Can you speak more about the arts being an affirmation for your identity as a lesbian?
I don’t know if I have much to say about that, but I got to Montréal in 1976. I made friends with other lesbians and it felt very natural, and there were some collectives who were working on performances. I was a member of a group that was trying to do salons where women could come and present things. It was very lively and the mission was to help foster the development of lesbian culture.
As for myself, there was a dichotomy. I was very comfortable in that community, and I was really happy to be there, but I never saw my music as “lesbian music.” I mean, I don’t know what “lesbian music” is. At the time, the Michigan Womyn’s Music Festival was mostly singers and what made their music lesbian was the lyrics. And I was not necessarily writing those kinds of lyrics, and I didn’t have that many lyrics in my music anyway. So I never entirely understood how lesbian my music was. I was seeing myself, and I still do, as a progressive French composer rather than a lesbian musician.
It’s interesting to hear this. I’m thinking about how identity politics get wielded in this crass manner. I’ve gotten press emails where the subject line will mention if an artist is queer, for example, and then I talk with the artist personally and they don’t necessarily like that their music is positioned as such. Or, rather, they may not want to be understood as a primarily queer artist, but they know that having this as a primary focus of the press can help make them more marketable.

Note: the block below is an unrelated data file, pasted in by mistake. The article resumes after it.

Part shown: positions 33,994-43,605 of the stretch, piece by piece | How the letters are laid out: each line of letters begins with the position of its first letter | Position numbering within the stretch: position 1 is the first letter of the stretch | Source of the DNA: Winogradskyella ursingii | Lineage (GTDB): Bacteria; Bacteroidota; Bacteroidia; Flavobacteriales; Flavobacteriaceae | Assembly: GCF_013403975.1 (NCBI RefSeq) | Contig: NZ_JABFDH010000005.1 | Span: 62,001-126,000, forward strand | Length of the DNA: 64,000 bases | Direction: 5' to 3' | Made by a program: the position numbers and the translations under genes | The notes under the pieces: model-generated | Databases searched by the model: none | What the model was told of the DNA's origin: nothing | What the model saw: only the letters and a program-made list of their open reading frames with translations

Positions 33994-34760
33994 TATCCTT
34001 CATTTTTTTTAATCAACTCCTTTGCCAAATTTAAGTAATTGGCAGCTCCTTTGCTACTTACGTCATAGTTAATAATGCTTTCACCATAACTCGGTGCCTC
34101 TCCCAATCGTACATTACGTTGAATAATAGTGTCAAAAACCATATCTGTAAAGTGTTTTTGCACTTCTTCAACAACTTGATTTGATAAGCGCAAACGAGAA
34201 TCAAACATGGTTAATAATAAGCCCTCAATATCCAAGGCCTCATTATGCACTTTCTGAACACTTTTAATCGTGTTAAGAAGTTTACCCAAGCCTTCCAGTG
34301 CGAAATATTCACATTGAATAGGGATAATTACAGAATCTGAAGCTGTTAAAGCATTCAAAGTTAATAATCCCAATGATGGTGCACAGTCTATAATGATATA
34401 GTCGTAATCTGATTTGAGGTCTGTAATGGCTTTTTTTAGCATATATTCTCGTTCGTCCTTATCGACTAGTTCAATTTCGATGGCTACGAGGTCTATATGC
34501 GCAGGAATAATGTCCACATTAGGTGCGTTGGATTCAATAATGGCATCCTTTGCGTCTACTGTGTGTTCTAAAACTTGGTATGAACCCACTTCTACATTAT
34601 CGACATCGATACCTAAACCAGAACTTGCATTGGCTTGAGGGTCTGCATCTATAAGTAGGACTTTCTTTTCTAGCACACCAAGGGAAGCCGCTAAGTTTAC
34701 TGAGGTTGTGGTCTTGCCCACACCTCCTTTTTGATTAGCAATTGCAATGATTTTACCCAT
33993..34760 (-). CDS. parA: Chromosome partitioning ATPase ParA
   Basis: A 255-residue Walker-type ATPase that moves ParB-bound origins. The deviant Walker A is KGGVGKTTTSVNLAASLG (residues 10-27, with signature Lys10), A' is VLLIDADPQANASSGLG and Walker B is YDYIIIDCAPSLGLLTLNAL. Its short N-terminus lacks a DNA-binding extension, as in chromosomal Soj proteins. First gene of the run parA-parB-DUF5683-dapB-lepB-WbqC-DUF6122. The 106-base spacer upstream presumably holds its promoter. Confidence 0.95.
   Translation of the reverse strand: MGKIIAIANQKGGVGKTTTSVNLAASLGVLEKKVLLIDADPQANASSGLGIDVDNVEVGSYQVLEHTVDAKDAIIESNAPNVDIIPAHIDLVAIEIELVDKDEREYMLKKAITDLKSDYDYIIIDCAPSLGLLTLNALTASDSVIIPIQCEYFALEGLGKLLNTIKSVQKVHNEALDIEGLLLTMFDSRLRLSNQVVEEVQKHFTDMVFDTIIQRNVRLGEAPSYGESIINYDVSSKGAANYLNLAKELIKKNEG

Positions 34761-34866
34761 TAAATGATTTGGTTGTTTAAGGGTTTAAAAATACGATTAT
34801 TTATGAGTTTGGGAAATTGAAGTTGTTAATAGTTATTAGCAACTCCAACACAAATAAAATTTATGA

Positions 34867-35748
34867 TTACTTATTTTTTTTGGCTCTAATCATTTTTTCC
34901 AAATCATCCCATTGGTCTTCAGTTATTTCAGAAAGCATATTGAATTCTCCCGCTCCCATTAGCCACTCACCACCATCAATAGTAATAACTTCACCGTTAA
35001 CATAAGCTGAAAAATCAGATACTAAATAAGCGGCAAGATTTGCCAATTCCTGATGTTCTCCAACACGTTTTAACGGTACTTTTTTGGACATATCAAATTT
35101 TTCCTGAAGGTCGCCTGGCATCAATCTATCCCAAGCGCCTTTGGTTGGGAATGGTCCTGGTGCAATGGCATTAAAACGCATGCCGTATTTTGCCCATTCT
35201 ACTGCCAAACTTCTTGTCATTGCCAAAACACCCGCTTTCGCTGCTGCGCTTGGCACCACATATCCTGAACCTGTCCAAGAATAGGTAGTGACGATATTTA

Yes, I agree with that completely.
You mentioned this performing arts group. What sort of things did you do with them? Were there specific things that you did that helped you stretch yourself? Were there things you wouldn’t have been able to do if it weren’t for them?
We had a space that was used by several groups. It was an old primary school that was no longer used as such, and we rented it and had this collective of collectives. There was a lesbian choir, for whom I was the director, incidentally. There were visual artists who had a workshop there and my group had a leader who was very much into innovative performance. There was this synergy that happened with technology and the prevailing spirit. We had to make money to fund the school—the space—so we did benefit concerts twice or three times a year. I was friends with a theater director, her name was Suzanne [Boisvert], and she was in charge of putting together cabaret-type shows. We would work on these together. It was really stimulating and interesting.
Can you speak more about the lesbian arts movement and how you feel like it differs from the movements today?
The collective lesbian project of the time was very separatist and affirmative. It was not in the sense of civil rights. We were radical feminists, absolutely—we were radical lesbians. We were not seeing ourselves as being included in the larger society. And then until the end of the 1990s, I guess, is when Canada got gay marriage… that felt at odds with how I was wanting my group to develop. Right now, the discourse is very strongly integrative. It’s about asking the larger society to understand us. There is this sense that society should embrace our identity and way of life, which was contrary to how we were seeing things at the time.
Is there anything you miss about that scene from the 1980s?
Well, I miss my friends. I’m somewhere else now, and because it was a community, it was easy to make friends. I still have a lot of friends from that time, but now I’m no longer in a lesbian community. And it’s because there is no community—I live in a small town now. Well, there are young queer people, but I wouldn’t be part of it because I’m old. It was a moment and we lived it. We made the best of it and then we had to do something else after that.